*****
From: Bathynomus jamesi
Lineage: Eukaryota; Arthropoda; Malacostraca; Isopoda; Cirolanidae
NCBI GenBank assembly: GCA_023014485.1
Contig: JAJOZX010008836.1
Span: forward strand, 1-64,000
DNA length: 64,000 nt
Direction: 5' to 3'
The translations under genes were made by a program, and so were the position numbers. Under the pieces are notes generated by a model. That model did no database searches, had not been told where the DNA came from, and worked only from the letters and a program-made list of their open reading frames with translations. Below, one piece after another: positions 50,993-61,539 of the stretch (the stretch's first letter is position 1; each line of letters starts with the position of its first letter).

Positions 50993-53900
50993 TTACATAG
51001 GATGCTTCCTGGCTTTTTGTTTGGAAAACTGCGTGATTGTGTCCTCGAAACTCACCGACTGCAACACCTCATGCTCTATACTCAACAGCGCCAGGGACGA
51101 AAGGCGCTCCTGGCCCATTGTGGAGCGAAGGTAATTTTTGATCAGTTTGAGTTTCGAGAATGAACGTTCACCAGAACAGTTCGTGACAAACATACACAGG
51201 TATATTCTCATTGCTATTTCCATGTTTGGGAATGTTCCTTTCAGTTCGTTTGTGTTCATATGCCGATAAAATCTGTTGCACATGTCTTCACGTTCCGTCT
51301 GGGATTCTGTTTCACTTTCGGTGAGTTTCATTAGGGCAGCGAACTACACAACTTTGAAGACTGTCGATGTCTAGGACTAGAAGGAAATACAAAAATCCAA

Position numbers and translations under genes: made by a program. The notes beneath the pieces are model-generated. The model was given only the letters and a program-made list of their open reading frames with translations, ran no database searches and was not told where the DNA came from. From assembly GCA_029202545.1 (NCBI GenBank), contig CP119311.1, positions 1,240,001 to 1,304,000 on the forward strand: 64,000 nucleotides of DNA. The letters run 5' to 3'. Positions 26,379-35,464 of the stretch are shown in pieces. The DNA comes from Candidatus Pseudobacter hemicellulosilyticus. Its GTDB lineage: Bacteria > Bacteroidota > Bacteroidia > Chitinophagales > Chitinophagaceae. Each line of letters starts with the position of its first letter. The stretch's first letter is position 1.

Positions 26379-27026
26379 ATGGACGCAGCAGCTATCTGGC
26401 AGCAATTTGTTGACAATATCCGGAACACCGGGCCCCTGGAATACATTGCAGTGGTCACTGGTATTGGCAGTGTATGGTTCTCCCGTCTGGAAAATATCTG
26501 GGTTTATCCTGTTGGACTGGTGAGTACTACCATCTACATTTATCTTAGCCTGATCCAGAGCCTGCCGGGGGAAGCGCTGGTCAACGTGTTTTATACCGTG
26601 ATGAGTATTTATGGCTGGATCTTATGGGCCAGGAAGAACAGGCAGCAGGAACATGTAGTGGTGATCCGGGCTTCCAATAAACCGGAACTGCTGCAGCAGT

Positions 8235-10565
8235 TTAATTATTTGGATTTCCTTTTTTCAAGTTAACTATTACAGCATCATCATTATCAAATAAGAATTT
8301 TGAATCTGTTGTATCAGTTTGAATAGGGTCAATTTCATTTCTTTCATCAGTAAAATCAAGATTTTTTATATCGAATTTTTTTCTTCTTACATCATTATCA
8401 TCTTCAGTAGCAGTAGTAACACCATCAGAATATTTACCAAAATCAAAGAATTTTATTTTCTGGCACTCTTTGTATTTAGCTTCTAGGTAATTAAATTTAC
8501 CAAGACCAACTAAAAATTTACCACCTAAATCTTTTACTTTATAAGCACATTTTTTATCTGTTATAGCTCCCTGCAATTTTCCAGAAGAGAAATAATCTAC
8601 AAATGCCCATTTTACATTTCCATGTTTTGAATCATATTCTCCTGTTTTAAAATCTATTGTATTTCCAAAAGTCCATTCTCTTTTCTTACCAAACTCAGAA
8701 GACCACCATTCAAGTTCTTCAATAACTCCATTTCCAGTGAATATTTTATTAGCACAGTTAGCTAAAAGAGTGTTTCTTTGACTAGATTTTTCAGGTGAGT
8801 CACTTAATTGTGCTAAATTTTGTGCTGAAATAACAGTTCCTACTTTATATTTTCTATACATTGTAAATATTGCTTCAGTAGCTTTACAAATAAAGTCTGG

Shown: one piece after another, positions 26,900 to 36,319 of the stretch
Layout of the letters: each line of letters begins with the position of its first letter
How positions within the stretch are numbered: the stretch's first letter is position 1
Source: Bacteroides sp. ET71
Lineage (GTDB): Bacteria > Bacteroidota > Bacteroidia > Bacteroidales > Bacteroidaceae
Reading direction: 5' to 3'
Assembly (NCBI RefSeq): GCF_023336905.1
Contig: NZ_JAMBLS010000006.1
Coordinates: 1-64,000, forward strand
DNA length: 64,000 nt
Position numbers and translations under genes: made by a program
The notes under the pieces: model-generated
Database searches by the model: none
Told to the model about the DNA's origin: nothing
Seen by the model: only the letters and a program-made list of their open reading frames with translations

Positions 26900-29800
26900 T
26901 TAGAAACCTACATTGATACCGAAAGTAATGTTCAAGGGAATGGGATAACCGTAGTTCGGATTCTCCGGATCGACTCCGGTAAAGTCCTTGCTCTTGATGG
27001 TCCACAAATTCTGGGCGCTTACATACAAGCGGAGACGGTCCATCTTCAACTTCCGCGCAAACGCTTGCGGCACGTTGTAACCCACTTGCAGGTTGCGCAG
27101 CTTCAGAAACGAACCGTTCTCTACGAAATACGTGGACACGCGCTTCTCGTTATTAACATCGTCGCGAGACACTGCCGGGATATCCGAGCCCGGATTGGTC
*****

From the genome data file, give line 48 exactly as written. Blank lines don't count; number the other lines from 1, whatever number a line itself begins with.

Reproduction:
27101 CTTCAGAAACGAACCGTTCTCTACGAAATACGTGGACACGCGCTTCTCGTTATTAACATCGTCGCGAGACACTGCCGGGATATCCGAGCCCGGATTGGTC